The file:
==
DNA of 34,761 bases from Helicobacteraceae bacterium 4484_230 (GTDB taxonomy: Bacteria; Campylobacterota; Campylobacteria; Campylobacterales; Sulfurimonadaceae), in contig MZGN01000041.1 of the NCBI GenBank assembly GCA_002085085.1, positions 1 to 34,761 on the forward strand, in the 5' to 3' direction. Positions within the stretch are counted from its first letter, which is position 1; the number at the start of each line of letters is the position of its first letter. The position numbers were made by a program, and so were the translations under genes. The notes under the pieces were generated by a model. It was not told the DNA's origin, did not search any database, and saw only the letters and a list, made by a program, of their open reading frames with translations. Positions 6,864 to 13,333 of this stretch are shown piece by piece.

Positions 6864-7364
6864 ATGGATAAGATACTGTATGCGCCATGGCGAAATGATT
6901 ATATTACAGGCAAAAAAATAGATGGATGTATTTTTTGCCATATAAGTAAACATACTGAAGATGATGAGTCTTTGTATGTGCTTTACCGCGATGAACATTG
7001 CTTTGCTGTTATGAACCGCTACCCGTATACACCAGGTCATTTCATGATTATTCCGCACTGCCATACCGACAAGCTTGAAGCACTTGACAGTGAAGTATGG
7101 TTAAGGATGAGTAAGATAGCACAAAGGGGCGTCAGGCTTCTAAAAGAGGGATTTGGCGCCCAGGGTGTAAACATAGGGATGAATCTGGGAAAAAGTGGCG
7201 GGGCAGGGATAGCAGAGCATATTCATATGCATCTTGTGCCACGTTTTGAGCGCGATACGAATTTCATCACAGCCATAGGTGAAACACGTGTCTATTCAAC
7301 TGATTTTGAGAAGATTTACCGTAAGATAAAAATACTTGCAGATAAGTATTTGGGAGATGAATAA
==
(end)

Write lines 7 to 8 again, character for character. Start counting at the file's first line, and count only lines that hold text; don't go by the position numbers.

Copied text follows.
7201 GGGCAGGGATAGCAGAGCATATTCATATGCATCTTGTGCCACGTTTTGAGCGCGATACGAATTTCATCACAGCCATAGGTGAAACACGTGTCTATTCAAC
7301 TGATTTTGAGAAGATTTACCGTAAGATAAAAATACTTGCAGATAAGTATTTGGGAGATGAATAA